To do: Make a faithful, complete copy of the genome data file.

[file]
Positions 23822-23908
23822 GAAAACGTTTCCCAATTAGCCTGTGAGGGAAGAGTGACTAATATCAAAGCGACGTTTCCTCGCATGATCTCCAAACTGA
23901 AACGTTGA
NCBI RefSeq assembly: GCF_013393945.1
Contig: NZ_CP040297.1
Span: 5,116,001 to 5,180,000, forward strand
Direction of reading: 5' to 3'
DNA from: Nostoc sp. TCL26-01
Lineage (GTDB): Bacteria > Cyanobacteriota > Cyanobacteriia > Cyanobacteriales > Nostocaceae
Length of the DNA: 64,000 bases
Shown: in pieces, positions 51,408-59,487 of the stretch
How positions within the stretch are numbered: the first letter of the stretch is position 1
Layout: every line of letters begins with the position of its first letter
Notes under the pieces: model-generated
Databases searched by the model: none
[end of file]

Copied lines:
Positions 23822-23908
23822 GAAAACGTTTCCCAATTAGCCTGTGAGGGAAGAGTGACTAATATCAAAGCGACGTTTCCTCGCATGATCTCCAAACTGA
23901 AACGTTGA
NCBI RefSeq assembly: GCF_013393945.1
Contig: NZ_CP040297.1
Span: 5,116,001 to 5,180,000, forward strand
Direction of reading: 5' to 3'
DNA from: Nostoc sp. TCL26-01
Lineage (GTDB): Bacteria > Cyanobacteriota > Cyanobacteriia > Cyanobacteriales > Nostocaceae
Length of the DNA: 64,000 bases
Shown: in pieces, positions 51,408-59,487 of the stretch
How positions within the stretch are numbered: the first letter of the stretch is position 1
Layout: every line of letters begins with the position of its first letter
Notes under the pieces: model-generated
Databases searched by the model: none